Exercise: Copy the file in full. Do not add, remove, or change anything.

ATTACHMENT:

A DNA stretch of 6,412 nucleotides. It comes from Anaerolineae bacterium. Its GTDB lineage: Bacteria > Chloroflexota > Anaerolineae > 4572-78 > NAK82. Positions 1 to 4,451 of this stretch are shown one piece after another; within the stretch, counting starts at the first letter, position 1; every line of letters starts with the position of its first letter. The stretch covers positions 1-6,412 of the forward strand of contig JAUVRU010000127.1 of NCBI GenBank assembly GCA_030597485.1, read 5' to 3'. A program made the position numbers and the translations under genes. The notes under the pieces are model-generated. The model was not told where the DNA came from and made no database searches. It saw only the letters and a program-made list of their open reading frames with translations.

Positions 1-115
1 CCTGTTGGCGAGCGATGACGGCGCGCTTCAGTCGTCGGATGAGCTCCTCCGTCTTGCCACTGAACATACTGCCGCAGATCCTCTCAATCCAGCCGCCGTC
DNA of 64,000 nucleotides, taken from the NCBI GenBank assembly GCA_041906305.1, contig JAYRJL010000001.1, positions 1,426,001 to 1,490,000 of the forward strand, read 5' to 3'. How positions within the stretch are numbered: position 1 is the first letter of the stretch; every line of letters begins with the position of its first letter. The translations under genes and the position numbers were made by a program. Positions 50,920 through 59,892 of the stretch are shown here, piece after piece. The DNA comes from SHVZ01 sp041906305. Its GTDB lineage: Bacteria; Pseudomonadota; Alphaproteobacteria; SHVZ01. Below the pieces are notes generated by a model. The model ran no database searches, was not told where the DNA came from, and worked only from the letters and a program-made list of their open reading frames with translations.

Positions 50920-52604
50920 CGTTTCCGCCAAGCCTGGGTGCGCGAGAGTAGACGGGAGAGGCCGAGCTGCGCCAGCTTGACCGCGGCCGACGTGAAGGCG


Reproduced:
A DNA stretch of 6,412 nucleotides. It comes from Anaerolineae bacterium. Its GTDB lineage: Bacteria > Chloroflexota > Anaerolineae > 4572-78 > NAK82. Positions 1 to 4,451 of this stretch are shown one piece after another; within the stretch, counting starts at the first letter, position 1; every line of letters starts with the position of its first letter. The stretch covers positions 1-6,412 of the forward strand of contig JAUVRU010000127.1 of NCBI GenBank assembly GCA_030597485.1, read 5' to 3'. A program made the position numbers and the translations under genes. The notes under the pieces are model-generated. The model was not told where the DNA came from and made no database searches. It saw only the letters and a program-made list of their open reading frames with translations.

Positions 1-115
1 CCTGTTGGCGAGCGATGACGGCGCGCTTCAGTCGTCGGATGAGCTCCTCCGTCTTGCCACTGAACATACTGCCGCAGATCCTCTCAATCCAGCCGCCGTC
DNA of 64,000 nucleotides, taken from the NCBI GenBank assembly GCA_041906305.1, contig JAYRJL010000001.1, positions 1,426,001 to 1,490,000 of the forward strand, read 5' to 3'. How positions within the stretch are numbered: position 1 is the first letter of the stretch; every line of letters begins with the position of its first letter. The translations under genes and the position numbers were made by a program. Positions 50,920 through 59,892 of the stretch are shown here, piece after piece. The DNA comes from SHVZ01 sp041906305. Its GTDB lineage: Bacteria; Pseudomonadota; Alphaproteobacteria; SHVZ01. Below the pieces are notes generated by a model. The model ran no database searches, was not told where the DNA came from, and worked only from the letters and a program-made list of their open reading frames with translations.

Positions 50920-52604
50920 CGTTTCCGCCAAGCCTGGGTGCGCGAGAGTAGACGGGAGAGGCCGAGCTGCGCCAGCTTGACCGCGGCCGACGTGAAGGCG